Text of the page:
The U.S. Food and Drug Administration didn’t find new safety concerns after reexamining Acadia Pharmaceutical’s drug to treat hallucinations and delusions caused by Parkinson’s disease.
The Sept. 20 announcement, which also stated that the benefits of Acadia’s Nuplazid still outweigh risks, caused the company’s stock to spike.
In April, the FDA said it was taking another look at Nuplazid, which the agency had previously approved. During the review it was recommended patients keep taking the drug.
A CNN report this spring drew attention to a November publication from the Institute for Safe Medication Practices, which noted reports of more than 200 deaths of patients who had been using the drug through March 2017.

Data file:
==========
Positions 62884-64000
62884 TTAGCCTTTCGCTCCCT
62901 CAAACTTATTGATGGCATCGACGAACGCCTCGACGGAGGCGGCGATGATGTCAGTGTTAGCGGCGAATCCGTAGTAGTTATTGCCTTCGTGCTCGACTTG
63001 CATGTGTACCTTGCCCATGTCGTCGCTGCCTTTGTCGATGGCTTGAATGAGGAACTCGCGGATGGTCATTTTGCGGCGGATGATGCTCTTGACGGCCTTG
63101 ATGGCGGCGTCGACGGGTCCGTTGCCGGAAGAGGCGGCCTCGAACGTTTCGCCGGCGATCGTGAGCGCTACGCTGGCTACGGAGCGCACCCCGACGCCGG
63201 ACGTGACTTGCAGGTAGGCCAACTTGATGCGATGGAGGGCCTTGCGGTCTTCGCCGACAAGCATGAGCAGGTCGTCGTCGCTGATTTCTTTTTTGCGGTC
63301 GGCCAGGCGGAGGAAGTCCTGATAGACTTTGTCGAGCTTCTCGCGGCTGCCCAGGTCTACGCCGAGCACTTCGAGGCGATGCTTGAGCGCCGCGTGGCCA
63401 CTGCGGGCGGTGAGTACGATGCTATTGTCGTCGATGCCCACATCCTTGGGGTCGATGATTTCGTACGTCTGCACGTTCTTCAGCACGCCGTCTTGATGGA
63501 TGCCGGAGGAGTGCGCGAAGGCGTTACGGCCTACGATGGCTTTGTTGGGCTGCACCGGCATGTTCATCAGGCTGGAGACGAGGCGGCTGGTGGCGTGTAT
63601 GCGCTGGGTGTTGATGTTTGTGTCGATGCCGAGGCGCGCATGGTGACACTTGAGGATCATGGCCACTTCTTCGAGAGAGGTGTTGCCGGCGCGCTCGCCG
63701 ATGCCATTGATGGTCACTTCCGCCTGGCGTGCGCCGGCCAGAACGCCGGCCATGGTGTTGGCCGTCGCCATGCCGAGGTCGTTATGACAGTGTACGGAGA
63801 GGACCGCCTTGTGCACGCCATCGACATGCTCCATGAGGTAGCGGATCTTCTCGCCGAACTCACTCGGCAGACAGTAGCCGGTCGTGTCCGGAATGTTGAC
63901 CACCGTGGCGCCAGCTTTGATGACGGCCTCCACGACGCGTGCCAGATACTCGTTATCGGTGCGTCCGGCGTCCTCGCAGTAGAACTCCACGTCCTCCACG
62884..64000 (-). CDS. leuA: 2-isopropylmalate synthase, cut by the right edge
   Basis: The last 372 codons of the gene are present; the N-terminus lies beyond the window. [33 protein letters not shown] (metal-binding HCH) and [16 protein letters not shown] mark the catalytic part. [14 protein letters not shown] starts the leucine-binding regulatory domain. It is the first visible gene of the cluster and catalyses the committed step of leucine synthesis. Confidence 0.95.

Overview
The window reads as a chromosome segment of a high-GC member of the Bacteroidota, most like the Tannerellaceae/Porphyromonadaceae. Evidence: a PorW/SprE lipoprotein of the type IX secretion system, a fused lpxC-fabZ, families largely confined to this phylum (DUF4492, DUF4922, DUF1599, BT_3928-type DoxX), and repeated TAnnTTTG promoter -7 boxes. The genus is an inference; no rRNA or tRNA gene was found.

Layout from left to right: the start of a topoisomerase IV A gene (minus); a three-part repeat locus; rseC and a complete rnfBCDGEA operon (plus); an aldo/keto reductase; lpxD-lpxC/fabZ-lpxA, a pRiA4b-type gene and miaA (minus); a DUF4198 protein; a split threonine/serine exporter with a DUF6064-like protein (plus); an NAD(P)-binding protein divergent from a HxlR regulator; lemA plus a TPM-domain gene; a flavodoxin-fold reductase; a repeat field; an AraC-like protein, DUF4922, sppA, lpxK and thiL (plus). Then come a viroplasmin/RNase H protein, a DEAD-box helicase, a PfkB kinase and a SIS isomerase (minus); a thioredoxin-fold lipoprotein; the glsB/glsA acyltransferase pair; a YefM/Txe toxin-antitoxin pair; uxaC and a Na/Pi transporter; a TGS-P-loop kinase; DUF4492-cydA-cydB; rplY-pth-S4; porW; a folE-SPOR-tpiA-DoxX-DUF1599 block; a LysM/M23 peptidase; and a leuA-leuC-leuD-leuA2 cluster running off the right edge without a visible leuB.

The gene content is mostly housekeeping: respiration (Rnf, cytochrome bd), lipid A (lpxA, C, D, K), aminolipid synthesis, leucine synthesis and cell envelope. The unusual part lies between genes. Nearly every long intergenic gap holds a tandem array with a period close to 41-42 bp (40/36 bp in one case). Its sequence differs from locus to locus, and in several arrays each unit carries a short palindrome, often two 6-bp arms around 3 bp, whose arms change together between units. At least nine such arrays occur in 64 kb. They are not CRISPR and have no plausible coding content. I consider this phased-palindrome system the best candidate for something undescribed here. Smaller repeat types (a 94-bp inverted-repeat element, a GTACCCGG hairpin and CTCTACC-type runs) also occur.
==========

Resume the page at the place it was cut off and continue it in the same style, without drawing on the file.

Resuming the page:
But the FDA on Sept. 20 noted those with Parkinson’s have a higher mortality rate than the general population. In addition, Nuplazid was distributed through a specialty pharmacy network, increasing the likelihood that deaths would be reported to the manufacturer.
“After a thorough review, FDA’s conclusion remains unchanged that the drug’s benefits outweigh its risks for patients,” said the FDA’s statement, noting that Nuplazid is the only approved treatment for Parkinson’s psychosis.
Acadia’s stock closed at $19.11, up more than 26 percent from the day’s open.